Can be found in the pastor of the larger orphanage. This group receives neither government nor outside funding assistance. They have a church on site with about 300 people attending every week. The average Haitian makes $1.50 a day. Yet, this church and pastor have been able to provide for 40 orphans, plant 5 churches, and minister to the local community. If God can do all that through this church and pastor, imagine what God can do through West Pines Community Church! All we have to do is get out of the way and allow God do his work.


Now we’re called into action. Going to Haiti has changed me. God has shown me something that I cannot turn away from. I must do more. I must do everything I can to bring hope and care to these children in their greatest time of need. The world is focused on Port-au-Prince, yet there are orphans everywhere in Haiti (and the rest of the world for that matter). I must live My Life Manifesto out and this is an important aspect of that.

You may not be able to go to Haiti, but you can help. Help to sponsor one of the West Pines students; help by providing money for supplies;  most importantly help by praying for the orphans and that God will protect and provide for them.

One last thing..

This weekend 5/23/10, Pastors Robey and Matt will be telling the story of our trip and what the plans are for West Pines in Haiti. Please make every effort to be there. If you cannot be there, listen to the podcast when it becomes available on the website.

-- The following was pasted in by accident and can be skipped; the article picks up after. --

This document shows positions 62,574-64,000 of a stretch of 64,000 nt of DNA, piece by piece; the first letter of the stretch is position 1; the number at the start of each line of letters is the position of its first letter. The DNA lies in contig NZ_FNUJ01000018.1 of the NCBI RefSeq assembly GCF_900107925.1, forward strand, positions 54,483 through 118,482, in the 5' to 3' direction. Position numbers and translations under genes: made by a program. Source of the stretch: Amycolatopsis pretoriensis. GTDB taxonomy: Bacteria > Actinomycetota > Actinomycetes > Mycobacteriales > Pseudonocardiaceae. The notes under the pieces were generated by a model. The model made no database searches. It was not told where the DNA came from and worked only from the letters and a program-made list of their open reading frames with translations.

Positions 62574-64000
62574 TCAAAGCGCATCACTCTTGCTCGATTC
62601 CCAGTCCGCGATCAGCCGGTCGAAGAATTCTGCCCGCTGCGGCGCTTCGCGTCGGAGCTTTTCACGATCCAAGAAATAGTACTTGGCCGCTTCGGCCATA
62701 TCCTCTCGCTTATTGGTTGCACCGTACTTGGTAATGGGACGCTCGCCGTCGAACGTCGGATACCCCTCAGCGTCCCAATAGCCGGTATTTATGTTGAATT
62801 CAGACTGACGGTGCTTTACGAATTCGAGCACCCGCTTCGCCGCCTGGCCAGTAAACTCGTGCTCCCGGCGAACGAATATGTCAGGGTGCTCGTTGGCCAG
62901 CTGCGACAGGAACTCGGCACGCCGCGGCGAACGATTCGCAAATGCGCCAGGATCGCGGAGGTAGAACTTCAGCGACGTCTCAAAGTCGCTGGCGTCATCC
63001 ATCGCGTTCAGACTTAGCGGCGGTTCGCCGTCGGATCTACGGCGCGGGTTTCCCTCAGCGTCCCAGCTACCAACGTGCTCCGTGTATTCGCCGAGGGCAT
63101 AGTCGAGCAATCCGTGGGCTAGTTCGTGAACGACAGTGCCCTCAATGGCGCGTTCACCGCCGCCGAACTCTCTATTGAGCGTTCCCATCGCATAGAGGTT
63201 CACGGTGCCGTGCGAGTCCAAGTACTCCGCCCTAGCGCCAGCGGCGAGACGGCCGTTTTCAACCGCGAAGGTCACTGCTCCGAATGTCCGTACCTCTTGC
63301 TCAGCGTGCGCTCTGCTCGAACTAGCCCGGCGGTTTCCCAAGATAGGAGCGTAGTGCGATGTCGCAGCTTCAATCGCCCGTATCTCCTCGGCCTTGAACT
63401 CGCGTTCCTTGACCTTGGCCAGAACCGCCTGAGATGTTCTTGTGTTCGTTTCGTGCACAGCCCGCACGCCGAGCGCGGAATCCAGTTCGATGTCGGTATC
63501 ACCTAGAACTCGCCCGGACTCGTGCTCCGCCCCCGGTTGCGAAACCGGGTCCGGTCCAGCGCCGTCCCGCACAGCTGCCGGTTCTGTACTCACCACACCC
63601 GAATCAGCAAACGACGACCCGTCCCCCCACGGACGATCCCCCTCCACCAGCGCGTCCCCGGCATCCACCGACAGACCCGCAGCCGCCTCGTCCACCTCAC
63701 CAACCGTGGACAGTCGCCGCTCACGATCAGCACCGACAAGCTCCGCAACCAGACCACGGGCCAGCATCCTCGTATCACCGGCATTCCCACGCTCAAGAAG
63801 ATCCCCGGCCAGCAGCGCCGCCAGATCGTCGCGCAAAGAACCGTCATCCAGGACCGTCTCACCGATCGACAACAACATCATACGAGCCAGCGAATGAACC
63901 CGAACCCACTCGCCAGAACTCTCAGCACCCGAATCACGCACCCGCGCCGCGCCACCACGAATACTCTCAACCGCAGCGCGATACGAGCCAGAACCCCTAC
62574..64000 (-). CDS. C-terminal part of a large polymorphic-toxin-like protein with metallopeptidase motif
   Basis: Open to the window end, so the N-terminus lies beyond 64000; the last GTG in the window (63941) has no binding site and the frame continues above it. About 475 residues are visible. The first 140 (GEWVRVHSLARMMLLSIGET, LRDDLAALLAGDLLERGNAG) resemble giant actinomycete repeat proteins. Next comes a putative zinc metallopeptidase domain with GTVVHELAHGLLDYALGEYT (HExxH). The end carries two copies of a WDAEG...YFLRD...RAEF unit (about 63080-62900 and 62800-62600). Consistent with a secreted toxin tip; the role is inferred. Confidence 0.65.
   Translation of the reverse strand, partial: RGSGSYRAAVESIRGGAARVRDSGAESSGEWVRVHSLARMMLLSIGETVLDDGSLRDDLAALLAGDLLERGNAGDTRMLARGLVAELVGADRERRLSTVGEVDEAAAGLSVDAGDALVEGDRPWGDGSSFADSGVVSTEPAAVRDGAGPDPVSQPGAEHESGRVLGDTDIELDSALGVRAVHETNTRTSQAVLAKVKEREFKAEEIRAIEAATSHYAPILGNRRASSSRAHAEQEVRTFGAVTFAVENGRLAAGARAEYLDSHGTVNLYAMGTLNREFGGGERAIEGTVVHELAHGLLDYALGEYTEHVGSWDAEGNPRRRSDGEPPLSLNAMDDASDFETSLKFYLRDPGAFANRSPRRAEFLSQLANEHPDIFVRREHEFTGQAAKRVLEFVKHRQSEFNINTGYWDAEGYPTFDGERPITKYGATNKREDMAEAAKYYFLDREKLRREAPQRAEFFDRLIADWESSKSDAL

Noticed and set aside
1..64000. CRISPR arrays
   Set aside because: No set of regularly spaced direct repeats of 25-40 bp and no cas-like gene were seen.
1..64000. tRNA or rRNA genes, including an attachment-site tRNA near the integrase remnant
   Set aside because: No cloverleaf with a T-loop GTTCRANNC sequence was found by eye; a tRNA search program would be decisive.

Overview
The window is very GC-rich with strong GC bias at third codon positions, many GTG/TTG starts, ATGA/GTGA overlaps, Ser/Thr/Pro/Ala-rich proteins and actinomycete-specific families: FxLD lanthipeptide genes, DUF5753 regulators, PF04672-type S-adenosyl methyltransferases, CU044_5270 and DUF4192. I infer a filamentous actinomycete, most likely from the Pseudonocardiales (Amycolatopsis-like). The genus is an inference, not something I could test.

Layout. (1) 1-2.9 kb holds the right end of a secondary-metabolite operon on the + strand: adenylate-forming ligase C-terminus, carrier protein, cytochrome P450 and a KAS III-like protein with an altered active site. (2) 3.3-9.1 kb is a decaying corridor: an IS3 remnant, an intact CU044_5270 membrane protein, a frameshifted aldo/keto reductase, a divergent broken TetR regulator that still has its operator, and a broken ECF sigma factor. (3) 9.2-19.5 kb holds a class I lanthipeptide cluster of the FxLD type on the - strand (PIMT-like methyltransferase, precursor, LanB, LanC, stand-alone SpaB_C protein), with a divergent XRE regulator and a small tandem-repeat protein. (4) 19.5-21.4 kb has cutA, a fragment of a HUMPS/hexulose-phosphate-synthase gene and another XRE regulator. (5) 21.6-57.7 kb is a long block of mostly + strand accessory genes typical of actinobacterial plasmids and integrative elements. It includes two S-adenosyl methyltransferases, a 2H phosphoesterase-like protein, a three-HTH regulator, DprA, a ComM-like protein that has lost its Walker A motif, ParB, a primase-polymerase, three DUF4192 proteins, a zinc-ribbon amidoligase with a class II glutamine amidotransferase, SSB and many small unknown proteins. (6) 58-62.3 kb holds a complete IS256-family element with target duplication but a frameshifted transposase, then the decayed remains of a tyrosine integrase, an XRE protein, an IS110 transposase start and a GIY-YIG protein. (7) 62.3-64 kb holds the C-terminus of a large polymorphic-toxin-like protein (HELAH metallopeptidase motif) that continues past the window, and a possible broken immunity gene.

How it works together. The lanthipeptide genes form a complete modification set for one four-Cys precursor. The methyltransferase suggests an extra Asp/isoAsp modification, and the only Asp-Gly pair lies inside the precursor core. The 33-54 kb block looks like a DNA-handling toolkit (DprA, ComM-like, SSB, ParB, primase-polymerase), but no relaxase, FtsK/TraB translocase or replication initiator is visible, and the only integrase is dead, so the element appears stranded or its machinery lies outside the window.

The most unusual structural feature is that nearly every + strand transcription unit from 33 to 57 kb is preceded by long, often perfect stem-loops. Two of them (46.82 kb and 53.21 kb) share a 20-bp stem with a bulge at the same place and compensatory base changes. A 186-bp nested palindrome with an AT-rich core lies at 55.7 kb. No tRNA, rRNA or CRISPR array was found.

Will you join us in our call to partner with GCA and help the orphans of Haiti?


West Pines Community Church:

Great Commission Alliance Network:


Haiti Missions efforts. West Pines Community Church and GCA.

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Generous Leadership

February 9, 2010 — Leave a comment

This week Denney’s offered a free grand-slam breakfast for the second year in a row. The lines were out the door. The restaurants were completely staffed and full. How did the waiters/waitresses/bus boys do in tips? Assuming you ordered a cup of coffee with your free breakfast, your total bill would have been $2. If we follow the traditional tipping model, the server got a whopping $.20 or for you big spenders $.30.